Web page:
WASHINGTON — Senate Minority Leader Harry Reid’s (D-Nev.) final days on Capitol Hill are winding down, and on Tuesday he reminisced about idyllic days in Congress under President Reagan — until House Speaker Newt Gingrich got the gavel under President Clinton.
Reid also admitted to reporters in his last media availability following a closed Senate Dems’ luncheon that he didn’t like facing them.
“As I was coming in, someone said this will be your last one. You know, I — perhaps it is. We may — we may not have another one. You know, over the many years that I’ve met with you every Tuesday or whenever we’ve had the stakeouts, it would be unfair for me to say I look forward to these stakeouts because they don’t — but you know, I have a great — I have abiding faith in the work that you do,” he said.
“And right now, your work is more important than ever. With what happened in the election, there’s great efforts to have fake news and to have tweets determine what happens with the news of the day. You have an extremely difficult responsibility now and it’s more important than ever. I think taking tough questions from journalists is part of the job and I wish you all the very best,” Reid added.
The retiring senator, who served in the House beginning in 1983 and the upper chamber in 1987, recalled that Minority Whip Dick Durbin (D-Ill.) and Sen. Chuck Schumer (D-N.Y.), the incoming Senate Democratic leader, “were there in the Congress when I was there.”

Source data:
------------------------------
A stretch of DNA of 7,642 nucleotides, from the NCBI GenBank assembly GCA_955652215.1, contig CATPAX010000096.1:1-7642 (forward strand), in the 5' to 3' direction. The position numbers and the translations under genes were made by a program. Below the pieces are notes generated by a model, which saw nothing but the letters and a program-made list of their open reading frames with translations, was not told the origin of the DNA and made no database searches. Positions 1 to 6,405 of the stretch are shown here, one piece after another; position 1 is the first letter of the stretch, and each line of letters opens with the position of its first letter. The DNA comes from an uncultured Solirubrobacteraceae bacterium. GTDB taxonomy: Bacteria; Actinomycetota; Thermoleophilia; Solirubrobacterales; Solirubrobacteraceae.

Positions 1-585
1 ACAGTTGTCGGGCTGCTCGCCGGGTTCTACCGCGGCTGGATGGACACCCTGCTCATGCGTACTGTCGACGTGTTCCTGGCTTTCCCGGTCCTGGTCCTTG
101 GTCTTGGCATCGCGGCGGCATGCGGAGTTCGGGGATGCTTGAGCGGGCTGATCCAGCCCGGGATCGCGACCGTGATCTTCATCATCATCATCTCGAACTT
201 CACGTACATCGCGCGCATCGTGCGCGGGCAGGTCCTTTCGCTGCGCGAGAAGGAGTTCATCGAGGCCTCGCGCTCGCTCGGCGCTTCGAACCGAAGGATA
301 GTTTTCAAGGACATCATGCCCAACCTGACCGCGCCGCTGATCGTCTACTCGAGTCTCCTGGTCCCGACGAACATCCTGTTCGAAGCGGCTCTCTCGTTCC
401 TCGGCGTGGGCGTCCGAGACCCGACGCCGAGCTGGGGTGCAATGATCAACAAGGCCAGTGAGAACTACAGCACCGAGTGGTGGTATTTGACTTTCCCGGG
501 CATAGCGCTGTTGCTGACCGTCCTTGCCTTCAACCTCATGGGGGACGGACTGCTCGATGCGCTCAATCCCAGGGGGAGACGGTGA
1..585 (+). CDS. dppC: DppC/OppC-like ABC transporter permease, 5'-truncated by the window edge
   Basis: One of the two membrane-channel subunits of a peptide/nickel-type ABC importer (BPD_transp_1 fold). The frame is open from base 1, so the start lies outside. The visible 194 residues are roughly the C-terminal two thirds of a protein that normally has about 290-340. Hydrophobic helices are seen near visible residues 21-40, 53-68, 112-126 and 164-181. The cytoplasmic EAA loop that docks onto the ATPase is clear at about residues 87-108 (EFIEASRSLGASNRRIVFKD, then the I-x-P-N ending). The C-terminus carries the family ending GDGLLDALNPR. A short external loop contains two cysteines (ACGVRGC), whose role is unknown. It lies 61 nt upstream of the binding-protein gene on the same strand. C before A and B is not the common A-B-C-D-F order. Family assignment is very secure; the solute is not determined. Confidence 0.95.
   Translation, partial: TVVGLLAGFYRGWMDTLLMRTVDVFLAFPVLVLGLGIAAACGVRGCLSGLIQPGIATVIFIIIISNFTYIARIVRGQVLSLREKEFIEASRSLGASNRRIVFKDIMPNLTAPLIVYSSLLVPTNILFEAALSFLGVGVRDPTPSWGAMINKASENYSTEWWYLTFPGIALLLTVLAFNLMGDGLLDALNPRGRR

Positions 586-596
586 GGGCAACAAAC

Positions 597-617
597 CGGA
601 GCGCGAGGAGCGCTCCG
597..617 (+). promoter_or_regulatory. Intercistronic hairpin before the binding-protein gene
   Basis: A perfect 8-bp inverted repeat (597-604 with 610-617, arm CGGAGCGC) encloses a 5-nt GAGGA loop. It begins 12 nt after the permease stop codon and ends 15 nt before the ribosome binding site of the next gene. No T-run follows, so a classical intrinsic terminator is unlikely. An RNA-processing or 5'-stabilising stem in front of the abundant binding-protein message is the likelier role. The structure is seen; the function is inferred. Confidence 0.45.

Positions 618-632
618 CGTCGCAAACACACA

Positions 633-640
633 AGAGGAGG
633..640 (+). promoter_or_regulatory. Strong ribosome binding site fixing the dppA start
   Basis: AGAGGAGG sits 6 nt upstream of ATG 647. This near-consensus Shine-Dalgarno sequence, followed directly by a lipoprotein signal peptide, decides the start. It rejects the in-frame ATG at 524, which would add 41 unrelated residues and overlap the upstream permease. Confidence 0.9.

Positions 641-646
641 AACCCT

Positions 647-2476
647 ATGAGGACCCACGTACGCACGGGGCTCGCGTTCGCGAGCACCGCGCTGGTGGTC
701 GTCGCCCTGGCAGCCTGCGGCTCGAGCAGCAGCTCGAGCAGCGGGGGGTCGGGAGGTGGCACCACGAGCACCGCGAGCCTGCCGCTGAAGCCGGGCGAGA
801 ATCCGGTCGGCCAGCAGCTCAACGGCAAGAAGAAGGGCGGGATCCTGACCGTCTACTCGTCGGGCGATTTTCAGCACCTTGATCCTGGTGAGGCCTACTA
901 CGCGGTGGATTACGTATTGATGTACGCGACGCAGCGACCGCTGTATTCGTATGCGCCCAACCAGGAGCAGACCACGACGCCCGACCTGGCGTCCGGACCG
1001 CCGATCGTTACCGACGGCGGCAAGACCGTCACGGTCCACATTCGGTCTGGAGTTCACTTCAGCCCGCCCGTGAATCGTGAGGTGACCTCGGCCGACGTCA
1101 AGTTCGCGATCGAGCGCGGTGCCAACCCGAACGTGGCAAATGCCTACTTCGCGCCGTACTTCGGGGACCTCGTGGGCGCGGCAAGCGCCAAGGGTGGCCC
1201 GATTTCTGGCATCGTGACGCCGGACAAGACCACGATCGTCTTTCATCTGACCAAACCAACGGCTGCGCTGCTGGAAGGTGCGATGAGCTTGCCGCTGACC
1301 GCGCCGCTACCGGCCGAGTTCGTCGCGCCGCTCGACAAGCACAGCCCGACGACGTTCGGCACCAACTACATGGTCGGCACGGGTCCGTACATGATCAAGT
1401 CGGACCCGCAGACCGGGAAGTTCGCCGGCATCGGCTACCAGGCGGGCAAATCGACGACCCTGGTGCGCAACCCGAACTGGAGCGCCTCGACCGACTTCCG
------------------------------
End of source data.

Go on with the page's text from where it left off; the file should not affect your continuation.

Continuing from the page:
“And we can look back with pleasure at those days when Tip O’Neill and Ronald Reagan would have a drink after work and sing songs and reflect upon even better times as they saw them,” he said. “But then came the Gingrich era and it poisoned the Congress very, very much.”
“So, I’ve seen over these years the times change in many different ways. I’m going to give a little speech in a couple of days talking about all this. I’m not going to berate the Senate. I love the Senate. I’m terribly disappointed that money has taken such a big role in what happens in government today with the elections as they are.”
But, Reid added, “it doesn’t do any good to look back.”
“We all have to look forward. And as I’ve told these three valiant people who’ve been with me for so long on my little leadership team, that’s what they have to do. They have to look forward,” he continued. “And I as each one of them today enunciated very clearly that they’re not going to be shrinking violets. They’re going to push forward on a role that the American people will be proud of. And I have no doubt that’s true.”
Asked if he has any regrets, Reid replied, “No. I was never running to be popular with the Republicans.”
“I’ve had a job to do with President Obama. I’ve done the best that I can and I don’t have any regrets whatsoever about my efforts to push forward a Democratic agenda,” he added.
On the other side of the aisle, Sen. John Barrasso (R-Wyo.) said in a Tuesday media availability with GOP leaders that Democrats will spend the week painting “a rosy picture” of Reid’s tenure.
“For me, his time here has been one of a failure, obstruction and gridlock, and all you need to do is look at what happened when as majority leader, he wouldn’t even allow members of his own party to offer amendments on the floor of the United States Senate, which is what drove him from majority leader to minority leader,” Barrasso said.